When dealing with clients, prospects, or even employers I won’t generally mention specific browsers that I test my websites in and haven’t really had the question come up much. I honestly would prefer my clients / employeers spend money on something else rather than achieving perfect pixel positioning in every browser, but if they want to achieve this than I won’t complain too much!
For the most part, Chrome, Firefox, and Opera are extremely similar in their rendering ( ~ 100% standards compliance and often have implemented a lot of the draft recommendations) on Windows and seem to be only slightly different at rendering from their respective Windows version on Linux and Macs.
I haven’t had many occasions where Firefox has rendered differently than Chrome or Chrome has rendered differently than Opera. I usually just install the latest version on a VM for Vista, and Windows XP and haven’t really worried about the old versions as they have rendered almost identically.
Normally, you are unable to have multiple versions of Internet Explorer installed on the same operating system. When you upgrade Internet Explorer from 6 to 7 or from 7 to 8 even, most of the actual updates are occuring in the Windows folder.
A very clever individual discovered there was a method of getting multiple versions of IE (multi_ie) working side by side, unfortunately, this doesn’t seem to work any more in XP SP3, or in Windows Vista which i am stuck using at times.
Surprisingly, I found out that Microsoft offers the Internet Explorer Application Compatibility VPC Images which is a group of virtual harddrives created for Microsoft Virtual PC. There’s a whole selection of machine which include: IE6, IE7 (for Vista and XP), IE8 (for Vista and XP) which will definitely help me in my testing and I hope that you will find it helpful too.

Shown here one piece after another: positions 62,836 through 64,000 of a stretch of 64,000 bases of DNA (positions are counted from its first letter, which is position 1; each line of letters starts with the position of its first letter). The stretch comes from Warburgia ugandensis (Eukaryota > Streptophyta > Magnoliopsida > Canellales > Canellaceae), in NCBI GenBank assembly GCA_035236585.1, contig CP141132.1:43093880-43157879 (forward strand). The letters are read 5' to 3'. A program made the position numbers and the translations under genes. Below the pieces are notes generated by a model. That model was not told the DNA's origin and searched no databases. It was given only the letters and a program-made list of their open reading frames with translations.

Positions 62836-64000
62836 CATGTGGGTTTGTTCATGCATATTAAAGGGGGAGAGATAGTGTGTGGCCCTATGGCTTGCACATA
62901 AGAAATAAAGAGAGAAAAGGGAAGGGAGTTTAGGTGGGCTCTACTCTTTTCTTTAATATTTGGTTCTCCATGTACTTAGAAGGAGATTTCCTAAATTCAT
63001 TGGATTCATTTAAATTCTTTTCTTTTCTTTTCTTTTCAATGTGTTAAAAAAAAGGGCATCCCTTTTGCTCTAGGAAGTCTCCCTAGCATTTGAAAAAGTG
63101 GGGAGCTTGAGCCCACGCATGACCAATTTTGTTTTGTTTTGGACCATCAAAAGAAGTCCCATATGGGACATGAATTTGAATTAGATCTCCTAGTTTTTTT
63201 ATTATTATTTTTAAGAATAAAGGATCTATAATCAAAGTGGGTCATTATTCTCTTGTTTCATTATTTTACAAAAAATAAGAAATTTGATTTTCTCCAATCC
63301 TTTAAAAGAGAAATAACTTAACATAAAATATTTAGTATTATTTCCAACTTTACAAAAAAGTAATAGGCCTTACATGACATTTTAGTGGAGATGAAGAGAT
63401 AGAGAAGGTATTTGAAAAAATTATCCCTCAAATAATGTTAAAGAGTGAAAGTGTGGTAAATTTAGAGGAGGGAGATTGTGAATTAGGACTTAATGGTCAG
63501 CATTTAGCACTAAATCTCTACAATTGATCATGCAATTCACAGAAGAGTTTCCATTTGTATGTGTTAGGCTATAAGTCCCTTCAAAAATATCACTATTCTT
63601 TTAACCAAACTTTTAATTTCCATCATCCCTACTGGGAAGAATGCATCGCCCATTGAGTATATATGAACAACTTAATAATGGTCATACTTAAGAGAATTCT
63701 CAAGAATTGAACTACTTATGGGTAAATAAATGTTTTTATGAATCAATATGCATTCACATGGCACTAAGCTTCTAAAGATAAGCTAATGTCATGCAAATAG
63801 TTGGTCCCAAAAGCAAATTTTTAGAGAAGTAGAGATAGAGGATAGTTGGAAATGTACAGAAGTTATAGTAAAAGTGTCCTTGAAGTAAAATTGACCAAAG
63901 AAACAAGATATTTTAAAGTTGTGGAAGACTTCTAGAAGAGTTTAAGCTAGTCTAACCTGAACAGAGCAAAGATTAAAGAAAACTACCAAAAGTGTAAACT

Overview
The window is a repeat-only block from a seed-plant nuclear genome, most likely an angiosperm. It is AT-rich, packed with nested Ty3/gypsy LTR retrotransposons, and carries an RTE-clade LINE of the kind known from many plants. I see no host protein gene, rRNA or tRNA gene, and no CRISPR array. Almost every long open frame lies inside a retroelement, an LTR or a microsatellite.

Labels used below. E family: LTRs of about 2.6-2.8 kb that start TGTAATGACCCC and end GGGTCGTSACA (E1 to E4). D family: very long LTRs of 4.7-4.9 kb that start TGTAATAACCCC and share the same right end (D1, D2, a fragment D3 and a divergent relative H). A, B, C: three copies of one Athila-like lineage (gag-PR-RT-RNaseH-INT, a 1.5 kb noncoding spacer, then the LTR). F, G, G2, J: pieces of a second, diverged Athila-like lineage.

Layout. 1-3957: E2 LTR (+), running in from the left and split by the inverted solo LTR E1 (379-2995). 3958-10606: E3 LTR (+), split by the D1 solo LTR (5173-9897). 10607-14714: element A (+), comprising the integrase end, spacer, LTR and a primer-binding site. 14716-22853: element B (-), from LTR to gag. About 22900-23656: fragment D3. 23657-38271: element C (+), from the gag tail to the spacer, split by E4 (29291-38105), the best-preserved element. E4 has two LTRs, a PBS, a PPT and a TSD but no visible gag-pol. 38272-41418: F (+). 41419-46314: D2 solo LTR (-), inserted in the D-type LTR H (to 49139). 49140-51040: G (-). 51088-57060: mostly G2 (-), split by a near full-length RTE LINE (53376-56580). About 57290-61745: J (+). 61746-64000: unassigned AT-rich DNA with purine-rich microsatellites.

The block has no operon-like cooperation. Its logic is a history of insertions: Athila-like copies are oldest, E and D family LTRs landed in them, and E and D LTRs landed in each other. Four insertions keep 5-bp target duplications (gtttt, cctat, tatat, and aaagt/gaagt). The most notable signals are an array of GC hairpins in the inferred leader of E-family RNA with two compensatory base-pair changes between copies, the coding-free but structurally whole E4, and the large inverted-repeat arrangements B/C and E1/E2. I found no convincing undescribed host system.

Firefox is extremely strong in standards compliance and seems to account for about 20% of the internet browsers in use especially outside of business. Finding and installing old versions of Firefox isn’t overly difficult, although I do use oldapps.com for versions of browsers and have done very well so far. Typically, I use .0 and .5 releases of Firefox for testing as there’s almost no way I could realistically evaluate my websites in every version of the browser and I haven’t found there to be too many differences in minor releases.
Webdevelopers have a couple of options for testing with Firefox, we can use the standalone / portable ones or install multiple versions instead of using several virtual machines.Installing multiple versions of Firefox is actually fairly easy, as long as you follow the directions: multiple versions of firefox
Opera has always sort of been an interesting browser as it outlasted Netscape even though it also fought through the browser wars. Opera also used to be shareware and is now free for the PC. Opera is probably one of the better browsers out there as it is sleek, quick, standards compliant, and has some of the better multiple tab handling. Unless asked directly about, I don’t make it a habit of testing in Opera even though I personally enjoy the browser.